Sep 28, 2009

Giving and Gratitude

September 27/2009

The hardest thing to do is to give something away. Not on the personal level of letting go; money, things, energy, time, knowledge, but in gaining the respect of the recipient.

The Buddha told that the giver is giving compassion, and that compassion never needs to seek recognition, nor reward. Because that is what true giving and compassion is: Nirvana. It’s the concept of being free from craving, anger and other afflictive states; greed, hatred, and delusion. Being free from suffering. Being a totally free thinker. To not need anything but the basics to live. To give freely without need for something in return; not even a thank you.

Therefore, we shouldn’t be looking for respect, right?

I was always taught that when receiving a gift, to always acknowledge, thank and respect whomever was being gracious enough to give me something. For that is the least I could do. But for someone to give something to you in kindness - gifts or pleasure without the need for gratification - seems truly selfless. This is the hardest thing to master within oneself. Because it is natural to want gratification, quid pro quo or at least a simple thank you. And if we don’t receive what we consider the right acknowledgement, we want to teach the one receiving to be more gracious.

When I was a kid, my mother wasn’t financially very well off. I remember we were invited to a cousin’s birthday party and she had bought a small gift for me to give to my cousin. After receiving really great gifts from other people, it was time for me to give this tiny gift, a toy car, to my cousin. The look on his face was precious. “Well, I don’t like that,” he told me. He must have been about five or six years old. I was about eight.

I think I learned much more from that exchange than he did. I learned humiliation, then humility. Since then, there have been many times in my life when I have been humbled and my way of thinking has been challenged. I don’t feel as much humiliation any more.

But this lack of grace exists everywhere. During the past few years, I had the opportunity of working with charity organizations in and around the Los Angeles area. I was astounded when I would hear CEOs, and other fundraisers scoff at the amount of money being given by philanthropists. “Is that all,” they would say. “They could give us much more than that.” Where, I ask, was the graciousness of the receiver for the gift, no matter how large or small the donation?

We tend to look down on people whose grace is lacking. And for some charities, a fundraiser’s attitude and the way they do or do not express gratitude, makes the difference in whether the philanthropist will ever donate to the same organization again.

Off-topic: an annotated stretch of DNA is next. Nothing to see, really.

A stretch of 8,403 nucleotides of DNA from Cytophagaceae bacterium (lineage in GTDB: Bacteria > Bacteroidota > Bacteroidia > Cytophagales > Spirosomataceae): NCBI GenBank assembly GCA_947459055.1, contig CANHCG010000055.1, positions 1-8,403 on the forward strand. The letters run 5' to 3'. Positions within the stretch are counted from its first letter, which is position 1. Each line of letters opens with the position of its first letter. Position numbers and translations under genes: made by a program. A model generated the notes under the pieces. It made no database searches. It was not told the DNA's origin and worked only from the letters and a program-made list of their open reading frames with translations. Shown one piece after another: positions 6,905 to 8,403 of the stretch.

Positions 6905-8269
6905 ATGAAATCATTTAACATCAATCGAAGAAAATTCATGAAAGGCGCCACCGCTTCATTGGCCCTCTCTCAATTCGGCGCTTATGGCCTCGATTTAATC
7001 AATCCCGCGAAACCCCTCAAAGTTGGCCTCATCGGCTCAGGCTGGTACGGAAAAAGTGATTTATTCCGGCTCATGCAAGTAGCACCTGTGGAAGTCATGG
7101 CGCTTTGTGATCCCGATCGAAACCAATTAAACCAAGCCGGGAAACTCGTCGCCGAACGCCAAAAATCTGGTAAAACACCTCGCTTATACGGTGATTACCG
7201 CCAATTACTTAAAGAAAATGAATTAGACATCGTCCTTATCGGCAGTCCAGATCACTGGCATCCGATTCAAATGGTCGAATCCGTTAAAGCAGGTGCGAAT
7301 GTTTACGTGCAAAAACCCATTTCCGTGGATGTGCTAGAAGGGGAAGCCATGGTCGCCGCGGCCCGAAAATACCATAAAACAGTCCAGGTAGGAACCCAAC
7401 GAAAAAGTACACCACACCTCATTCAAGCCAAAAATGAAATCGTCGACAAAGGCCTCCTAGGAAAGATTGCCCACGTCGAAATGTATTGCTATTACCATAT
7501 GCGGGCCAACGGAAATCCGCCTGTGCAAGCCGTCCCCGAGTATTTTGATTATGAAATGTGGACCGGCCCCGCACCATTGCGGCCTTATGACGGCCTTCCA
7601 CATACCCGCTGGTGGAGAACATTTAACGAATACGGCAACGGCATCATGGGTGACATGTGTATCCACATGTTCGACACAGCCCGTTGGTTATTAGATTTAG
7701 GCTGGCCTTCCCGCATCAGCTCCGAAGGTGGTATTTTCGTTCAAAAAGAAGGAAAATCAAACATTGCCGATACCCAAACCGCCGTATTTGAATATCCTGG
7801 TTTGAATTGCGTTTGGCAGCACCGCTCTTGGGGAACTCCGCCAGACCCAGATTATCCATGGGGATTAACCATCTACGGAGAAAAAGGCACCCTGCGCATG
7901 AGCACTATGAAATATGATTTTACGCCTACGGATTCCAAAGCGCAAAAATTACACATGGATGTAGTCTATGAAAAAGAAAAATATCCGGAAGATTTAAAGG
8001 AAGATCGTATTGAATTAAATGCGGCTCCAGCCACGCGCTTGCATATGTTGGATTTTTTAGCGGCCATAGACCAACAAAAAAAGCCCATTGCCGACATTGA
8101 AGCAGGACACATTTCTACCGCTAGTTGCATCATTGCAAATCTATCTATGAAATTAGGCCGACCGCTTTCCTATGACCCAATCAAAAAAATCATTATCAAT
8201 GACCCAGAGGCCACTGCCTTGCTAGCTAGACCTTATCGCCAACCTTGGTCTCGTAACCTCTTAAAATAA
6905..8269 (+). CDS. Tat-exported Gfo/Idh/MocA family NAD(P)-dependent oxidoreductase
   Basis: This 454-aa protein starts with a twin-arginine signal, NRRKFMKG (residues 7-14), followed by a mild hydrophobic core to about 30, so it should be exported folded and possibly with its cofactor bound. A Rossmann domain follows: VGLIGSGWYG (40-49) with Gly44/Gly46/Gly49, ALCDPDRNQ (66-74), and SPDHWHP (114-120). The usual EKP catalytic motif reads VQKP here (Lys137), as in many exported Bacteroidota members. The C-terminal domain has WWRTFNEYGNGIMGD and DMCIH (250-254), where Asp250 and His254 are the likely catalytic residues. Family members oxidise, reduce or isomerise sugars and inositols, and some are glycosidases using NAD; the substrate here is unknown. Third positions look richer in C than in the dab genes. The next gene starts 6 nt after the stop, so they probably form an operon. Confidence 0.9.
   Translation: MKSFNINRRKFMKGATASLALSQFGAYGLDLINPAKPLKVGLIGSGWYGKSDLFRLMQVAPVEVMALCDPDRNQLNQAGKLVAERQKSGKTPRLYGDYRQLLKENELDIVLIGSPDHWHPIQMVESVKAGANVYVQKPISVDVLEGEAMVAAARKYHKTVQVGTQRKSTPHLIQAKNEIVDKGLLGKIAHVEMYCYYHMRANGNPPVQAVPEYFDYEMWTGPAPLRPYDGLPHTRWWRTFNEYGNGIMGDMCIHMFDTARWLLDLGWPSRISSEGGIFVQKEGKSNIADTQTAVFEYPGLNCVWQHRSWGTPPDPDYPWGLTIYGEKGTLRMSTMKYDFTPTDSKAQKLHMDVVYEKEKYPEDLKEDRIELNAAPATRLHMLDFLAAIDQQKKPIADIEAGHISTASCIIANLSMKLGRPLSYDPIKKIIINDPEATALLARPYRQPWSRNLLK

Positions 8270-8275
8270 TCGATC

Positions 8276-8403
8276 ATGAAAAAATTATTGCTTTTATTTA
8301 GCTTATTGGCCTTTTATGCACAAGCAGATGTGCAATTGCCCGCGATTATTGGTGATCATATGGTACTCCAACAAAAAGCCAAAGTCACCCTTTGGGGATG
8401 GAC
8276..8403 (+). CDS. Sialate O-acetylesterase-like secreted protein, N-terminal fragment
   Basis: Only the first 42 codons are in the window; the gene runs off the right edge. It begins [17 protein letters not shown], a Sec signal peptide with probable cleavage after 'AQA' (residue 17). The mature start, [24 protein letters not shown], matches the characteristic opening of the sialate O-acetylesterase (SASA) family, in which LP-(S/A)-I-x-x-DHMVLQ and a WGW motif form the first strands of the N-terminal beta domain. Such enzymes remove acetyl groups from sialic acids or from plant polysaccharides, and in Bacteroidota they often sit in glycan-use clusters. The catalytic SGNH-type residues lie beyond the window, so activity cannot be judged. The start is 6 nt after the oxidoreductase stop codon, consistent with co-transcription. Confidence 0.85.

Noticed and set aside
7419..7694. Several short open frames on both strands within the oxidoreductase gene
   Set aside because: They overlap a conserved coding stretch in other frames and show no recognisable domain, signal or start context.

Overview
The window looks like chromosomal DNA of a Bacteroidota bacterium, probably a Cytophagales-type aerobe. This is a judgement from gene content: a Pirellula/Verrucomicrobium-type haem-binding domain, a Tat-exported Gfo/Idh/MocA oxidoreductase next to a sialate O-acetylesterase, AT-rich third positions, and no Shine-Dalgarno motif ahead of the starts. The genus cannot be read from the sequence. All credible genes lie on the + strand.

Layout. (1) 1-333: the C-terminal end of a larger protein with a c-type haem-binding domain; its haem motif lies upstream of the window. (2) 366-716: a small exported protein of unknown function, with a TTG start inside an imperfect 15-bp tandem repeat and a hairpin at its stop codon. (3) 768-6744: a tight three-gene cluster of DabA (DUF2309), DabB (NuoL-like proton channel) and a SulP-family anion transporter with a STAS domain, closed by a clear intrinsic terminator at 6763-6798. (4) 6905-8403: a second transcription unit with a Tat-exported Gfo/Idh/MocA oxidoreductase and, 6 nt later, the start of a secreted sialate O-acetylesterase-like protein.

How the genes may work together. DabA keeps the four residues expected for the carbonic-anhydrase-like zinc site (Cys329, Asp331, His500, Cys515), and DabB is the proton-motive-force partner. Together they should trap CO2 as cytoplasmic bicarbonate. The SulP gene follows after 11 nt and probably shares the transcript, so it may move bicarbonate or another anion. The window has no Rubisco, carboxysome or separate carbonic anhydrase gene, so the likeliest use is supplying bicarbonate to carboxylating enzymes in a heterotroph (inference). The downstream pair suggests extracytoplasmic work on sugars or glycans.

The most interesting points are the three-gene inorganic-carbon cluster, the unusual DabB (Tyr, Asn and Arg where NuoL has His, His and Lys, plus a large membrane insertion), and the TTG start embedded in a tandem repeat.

In Jewish Tradition the Talmud insists that the contribution to the centralized fund is the highest form of Tzedakah or charity, for it is the best way of ensuring the anonymity of both donor and recipient. Therefore gratitude to the giver is never in question.

The laws of Karma tell: You can’t give anything away because it will come back to you in the form of energy. So we really don’t need the gratitude of others. It is a given.

Somehow we must take our bruised egos out of the equation if we are ever able to understand true compassion. We must become aware of another’s innocent ignorance of gratitude. Perhaps they haven’t been taught to be thankful. We need to be understanding and compassionate toward the other person’s lack of grace. Because we are also supposed to be giving of our tolerance, our open-mindedness and our receptiveness to learning from others.

The Dalai Lama is in Vancouver this week for his 2009 Peace Summit. He teaches kindness and compassionate giving for all. And while his and all great teachings should be good learning for us, I think some of us need to experience life lessons (the school of hard knocks) and develop our own moral judgments and moral humility before we can become truly compassionate. With this life experience and knowledge gained we will have the tools to be understanding individuals and better givers, whether we reach Nirvana or not.

“You give but little when you give of your possessions. It is when you give of yourself that you truly give.”
- Kahlil Gibran

“Let us rise up and be thankful, for if we didn't learn a lot today, at least we learned a little, and if we didn't learn a little, at least we didn't get sick, and if we got sick, at least we didn't die; so, let us all be thankful.”
- Buddha

“Do not stand on a high pedestal and take 5 cents in your hand and say, "here, my poor man", but be grateful that the poor man is there, so by making a gift to him you are able to help yourself. It is not the reciever that is blessed, but it is the giver. Be thankful that you are allowed to exercise your power of benevolence and mercy in the world, and thus become pure and perfect.”
- Swami Vivekananda

"We do not quite forgive a giver. The hand that feeds us is in some danger of being bitten."
- Ralph Waldo Emerson